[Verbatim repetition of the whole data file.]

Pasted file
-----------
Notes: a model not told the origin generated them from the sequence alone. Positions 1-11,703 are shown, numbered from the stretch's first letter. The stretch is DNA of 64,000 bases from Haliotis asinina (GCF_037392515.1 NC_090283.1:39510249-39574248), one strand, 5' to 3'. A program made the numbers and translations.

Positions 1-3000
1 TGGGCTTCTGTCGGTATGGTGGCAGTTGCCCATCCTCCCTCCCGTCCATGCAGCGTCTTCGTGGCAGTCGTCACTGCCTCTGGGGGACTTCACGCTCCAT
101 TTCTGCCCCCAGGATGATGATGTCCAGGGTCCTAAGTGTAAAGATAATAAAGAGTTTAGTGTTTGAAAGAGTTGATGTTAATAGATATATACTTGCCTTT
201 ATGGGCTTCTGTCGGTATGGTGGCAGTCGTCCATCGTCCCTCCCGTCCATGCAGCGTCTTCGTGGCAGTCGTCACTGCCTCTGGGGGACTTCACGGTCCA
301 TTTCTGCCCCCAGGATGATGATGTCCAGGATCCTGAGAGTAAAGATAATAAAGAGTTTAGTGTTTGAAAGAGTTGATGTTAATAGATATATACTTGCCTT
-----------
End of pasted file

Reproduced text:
Notes: a model not told the origin generated them from the sequence alone. Positions 1-11,703 are shown, numbered from the stretch's first letter. The stretch is DNA of 64,000 bases from Haliotis asinina (GCF_037392515.1 NC_090283.1:39510249-39574248), one strand, 5' to 3'. A program made the numbers and translations.

Positions 1-3000
1 TGGGCTTCTGTCGGTATGGTGGCAGTTGCCCATCCTCCCTCCCGTCCATGCAGCGTCTTCGTGGCAGTCGTCACTGCCTCTGGGGGACTTCACGCTCCAT
101 TTCTGCCCCCAGGATGATGATGTCCAGGGTCCTAAGTGTAAAGATAATAAAGAGTTTAGTGTTTGAAAGAGTTGATGTTAATAGATATATACTTGCCTTT
201 ATGGGCTTCTGTCGGTATGGTGGCAGTCGTCCATCGTCCCTCCCGTCCATGCAGCGTCTTCGTGGCAGTCGTCACTGCCTCTGGGGGACTTCACGGTCCA
301 TTTCTGCCCCCAGGATGATGATGTCCAGGATCCTGAGAGTAAAGATAATAAAGAGTTTAGTGTTTGAAAGAGTTGATGTTAATAGATATATACTTGCCTT